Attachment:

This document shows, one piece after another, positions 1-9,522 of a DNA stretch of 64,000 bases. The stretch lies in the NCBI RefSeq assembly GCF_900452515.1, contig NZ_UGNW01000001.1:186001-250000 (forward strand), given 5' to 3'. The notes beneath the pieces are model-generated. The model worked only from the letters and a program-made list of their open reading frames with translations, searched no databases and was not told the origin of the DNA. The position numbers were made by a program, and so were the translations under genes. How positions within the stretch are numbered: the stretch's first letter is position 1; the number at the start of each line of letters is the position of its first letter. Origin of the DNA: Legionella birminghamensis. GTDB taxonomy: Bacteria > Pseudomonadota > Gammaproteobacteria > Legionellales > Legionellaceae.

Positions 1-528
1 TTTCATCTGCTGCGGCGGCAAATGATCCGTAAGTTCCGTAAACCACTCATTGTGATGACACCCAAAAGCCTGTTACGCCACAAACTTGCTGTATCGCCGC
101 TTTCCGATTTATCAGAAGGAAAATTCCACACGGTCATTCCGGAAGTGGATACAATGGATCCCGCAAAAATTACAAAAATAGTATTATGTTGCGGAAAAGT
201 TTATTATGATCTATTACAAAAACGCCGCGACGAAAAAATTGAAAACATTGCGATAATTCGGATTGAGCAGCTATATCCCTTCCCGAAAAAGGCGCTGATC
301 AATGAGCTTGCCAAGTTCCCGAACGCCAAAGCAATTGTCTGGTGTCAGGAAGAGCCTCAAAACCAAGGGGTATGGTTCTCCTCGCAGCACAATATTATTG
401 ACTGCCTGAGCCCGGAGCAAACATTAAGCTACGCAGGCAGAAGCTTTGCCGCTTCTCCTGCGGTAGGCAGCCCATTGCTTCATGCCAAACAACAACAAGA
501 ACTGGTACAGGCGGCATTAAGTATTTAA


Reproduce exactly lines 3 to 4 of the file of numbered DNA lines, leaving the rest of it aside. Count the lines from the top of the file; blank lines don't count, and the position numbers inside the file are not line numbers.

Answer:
1 TTTCATCTGCTGCGGCGGCAAATGATCCGTAAGTTCCGTAAACCACTCATTGTGATGACACCCAAAAGCCTGTTACGCCACAAACTTGCTGTATCGCCGC
101 TTTCCGATTTATCAGAAGGAAAATTCCACACGGTCATTCCGGAAGTGGATACAATGGATCCCGCAAAAATTACAAAAATAGTATTATGTTGCGGAAAAGT